And it is changing. For a long time, people believed cultivated meat was too hard, too costly, that consumers wouldn’t get it. But where are we now? Well, the needle is moving fast. Since UPSIDE Foods launched in 2015, we inspired an entire cultivated meat industry to form up around us. We now number more than 100 companies strong! It wasn’t because we set our sights on chicken nuggets, by the way.
Why We Do the Hard Things First
Just as UPSIDE Foods welcomes a good challenge, we also welcome constructive feedback. In fact, we’re harder on ourselves than our detractors are because we know that the journey ahead will be at least as challenging as what’s behind us. But we’re not interested in conflating difficulties or setbacks with failure. Our mission to make food a force for good is far too important and too urgent to risk throwing the baby out with the bathwater.
Did President Kennedy’s moonshot encounter setbacks along the way? Did it confront its share of skepticism? You bet. But these are footnotes in history. The headlines are taken from what the moonshot inspired despite the setbacks and the skepticism. After all, what’s so memorable about Kennedy’s extraordinary call to action is that it concluded with a successful moon landing. The program didn’t only achieve its aim and much more. By aiming high, it accelerated our progress in multiple domains. And that outcome is no anomaly. There’s a rich history of extraordinary ambition guiding successful and transformative innovation, ranging from the development of the polio vaccine to the completion of the Human Genome Project and beyond.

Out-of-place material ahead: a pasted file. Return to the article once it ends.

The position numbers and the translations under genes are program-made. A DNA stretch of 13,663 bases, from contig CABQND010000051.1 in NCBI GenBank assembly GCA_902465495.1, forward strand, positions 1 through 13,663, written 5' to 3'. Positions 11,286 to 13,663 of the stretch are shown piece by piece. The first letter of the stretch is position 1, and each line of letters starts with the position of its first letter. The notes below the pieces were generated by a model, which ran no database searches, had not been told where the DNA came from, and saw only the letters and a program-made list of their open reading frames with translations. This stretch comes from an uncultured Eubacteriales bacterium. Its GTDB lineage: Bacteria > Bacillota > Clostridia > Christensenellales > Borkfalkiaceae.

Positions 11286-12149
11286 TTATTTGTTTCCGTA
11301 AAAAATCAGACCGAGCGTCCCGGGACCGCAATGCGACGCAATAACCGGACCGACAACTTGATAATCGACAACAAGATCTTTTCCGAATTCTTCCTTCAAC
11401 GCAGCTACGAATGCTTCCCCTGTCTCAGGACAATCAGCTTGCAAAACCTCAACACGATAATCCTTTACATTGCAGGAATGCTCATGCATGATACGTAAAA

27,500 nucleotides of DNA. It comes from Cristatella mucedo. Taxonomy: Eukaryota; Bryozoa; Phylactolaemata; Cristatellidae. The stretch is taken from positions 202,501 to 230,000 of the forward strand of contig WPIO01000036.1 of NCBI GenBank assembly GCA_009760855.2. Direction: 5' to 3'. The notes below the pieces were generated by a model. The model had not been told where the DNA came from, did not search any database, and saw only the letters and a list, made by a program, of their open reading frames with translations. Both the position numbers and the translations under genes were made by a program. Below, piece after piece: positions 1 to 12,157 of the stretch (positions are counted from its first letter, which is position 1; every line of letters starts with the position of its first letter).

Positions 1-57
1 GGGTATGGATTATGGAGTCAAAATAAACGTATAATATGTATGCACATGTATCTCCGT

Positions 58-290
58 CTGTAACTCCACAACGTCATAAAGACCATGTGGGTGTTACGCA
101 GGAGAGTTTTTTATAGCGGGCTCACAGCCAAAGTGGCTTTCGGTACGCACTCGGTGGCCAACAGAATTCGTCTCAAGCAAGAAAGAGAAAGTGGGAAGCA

In my life, whether as a young immigrant, a cardiologist, or a researcher pioneering new technologies, I’ve confronted the hard things early and often. It’s been worth it every time because you summon the best in yourself when you confront the hard things. You find out that you’re capable of a lot more than you had realized. And guess what? It turns out that innovation shares a lot in common with this aspect of life. The decision to be bold is actually grounded in pragmatism. Sometimes the ideas that seem unreasonable are the very ideas that reveal to us our full potential. And only then are we freed to achieve them. Ultimately, this is why UPSIDE Foods chooses to do the hard things first. If not us, then who? If not now, when?